Eat Local, McDowell!
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With the COVID-19 Pandemic, the importance of a local food system was highlighted both for the food secure and the food insecure. As a consumer, I too realized just how important our local food system is. I hope you did too.
The USDA recognizes that consumer demand for local food has been growing in recent years. It’s important that we as a community support local food efforts. The first step is being committed to buying local food from our local producers. You can start with allocating a certain amount of your food budget to buying locally. Ten percent is a good amount. If you spend $100 a week on food purchases, you will commit to spending $10 on local food purchases. Not a whole lot. Not a big commitment. BUT those $10 will go into the pocket of a local farmer who will spend that $10 purchasing items for his farm, buying clothes for his children, paying his lease rates and/or mortgage payments, and paying taxes (local, state, and federal). You are supporting your neighbor make an honest living, but also supporting our local and state economy! And by golly, we all need to eat.
You have power as a consumer. In addition to allocating a percentage of your food budget to local food, you can support food businesses that buy local food. Food businesses can also allocate a budget for local food purchases. Food businesses can have “specials” featuring local ingredients. I really enjoy visiting restaurants that are transparent with their local food purchasing. They often have signage with the farms that they source from. Don’t be fooled just because the food business says “local.” Ask questions.
Here are just a few more benefits of buying local food:
- Local food is fresher and more nutrient dense. Local food spends less time in transit.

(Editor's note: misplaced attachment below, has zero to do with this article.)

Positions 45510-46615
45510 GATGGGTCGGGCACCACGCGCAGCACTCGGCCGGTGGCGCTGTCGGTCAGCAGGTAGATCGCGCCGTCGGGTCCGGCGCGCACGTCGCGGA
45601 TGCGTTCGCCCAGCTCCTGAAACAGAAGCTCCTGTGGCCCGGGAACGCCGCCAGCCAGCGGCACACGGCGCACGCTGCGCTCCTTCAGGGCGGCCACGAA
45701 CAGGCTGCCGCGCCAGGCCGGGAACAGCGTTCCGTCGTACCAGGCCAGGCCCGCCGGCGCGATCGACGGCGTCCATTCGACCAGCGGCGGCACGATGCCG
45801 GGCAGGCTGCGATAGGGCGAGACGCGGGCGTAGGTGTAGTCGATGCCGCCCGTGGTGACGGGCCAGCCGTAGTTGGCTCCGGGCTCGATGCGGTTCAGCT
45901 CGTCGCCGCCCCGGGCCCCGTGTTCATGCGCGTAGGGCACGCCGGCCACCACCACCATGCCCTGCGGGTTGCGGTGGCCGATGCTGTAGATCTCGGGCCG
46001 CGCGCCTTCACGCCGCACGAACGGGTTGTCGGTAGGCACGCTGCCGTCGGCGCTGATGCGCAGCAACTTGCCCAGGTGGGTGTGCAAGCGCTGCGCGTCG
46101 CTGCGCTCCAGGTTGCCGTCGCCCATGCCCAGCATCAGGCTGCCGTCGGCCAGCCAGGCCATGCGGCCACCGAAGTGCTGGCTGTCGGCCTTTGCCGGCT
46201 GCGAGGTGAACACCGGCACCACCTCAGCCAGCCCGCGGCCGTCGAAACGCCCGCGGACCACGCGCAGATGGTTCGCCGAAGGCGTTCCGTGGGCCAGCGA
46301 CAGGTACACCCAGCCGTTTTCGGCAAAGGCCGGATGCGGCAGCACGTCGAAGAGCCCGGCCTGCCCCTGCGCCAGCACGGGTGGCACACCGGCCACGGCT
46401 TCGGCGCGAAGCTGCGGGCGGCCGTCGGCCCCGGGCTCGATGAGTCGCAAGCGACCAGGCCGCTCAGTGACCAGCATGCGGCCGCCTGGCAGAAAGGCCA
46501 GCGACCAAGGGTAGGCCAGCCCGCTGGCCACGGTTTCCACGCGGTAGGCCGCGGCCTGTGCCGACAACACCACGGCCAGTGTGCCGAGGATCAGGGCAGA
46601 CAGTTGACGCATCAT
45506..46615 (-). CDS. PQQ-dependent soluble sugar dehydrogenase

- If you buy local food, you will eat healthy food. If you buy junk, you will eat junk.
- Local food helps to maintain our greenspace. I love my greenspace. I think you do too, or you wouldn’t be living here.
- Local food supports the local economy.
- Local growers can tell you how their food was grown. You can have a direct connection with the farmer.
There are several options to buying local this season:
- NC Farmers of the Foothills Bigfoot CSA & Online Marketplace
- Other local CSAs–Appalachian Sustainable Agriculture Project maintains a list.
- Historic Marion Tailgate Market, Marion, Opening Day, Tuesday, May 2, 3–6 p.m. & Saturday, May 6, 10 a.m. – 2 p.m.
- Irma’s Produce, Old Fort
- TC Farms/PG Produce, Marion
Visit NC Farms is a smartphone app that you can use to find local food or enjoy an agritourism experience. Visit NC Farms is available for Apple and Android. If there are other options for buying local food, please share with our office, and they will be included with this list.
You can use this N.C. Department of Agriculture and Consumer Services guide What’s in Season called What’s in Season that explains the availability of North Carolina fruits and vegetables.
Feel free to share your local food purchases on your social media and highlight the farms and farmers that grew your food. Use the hashtags #EatLocalMcDowell #McDowellLocalFood. Support your local farmers now and ensure your food security for the future.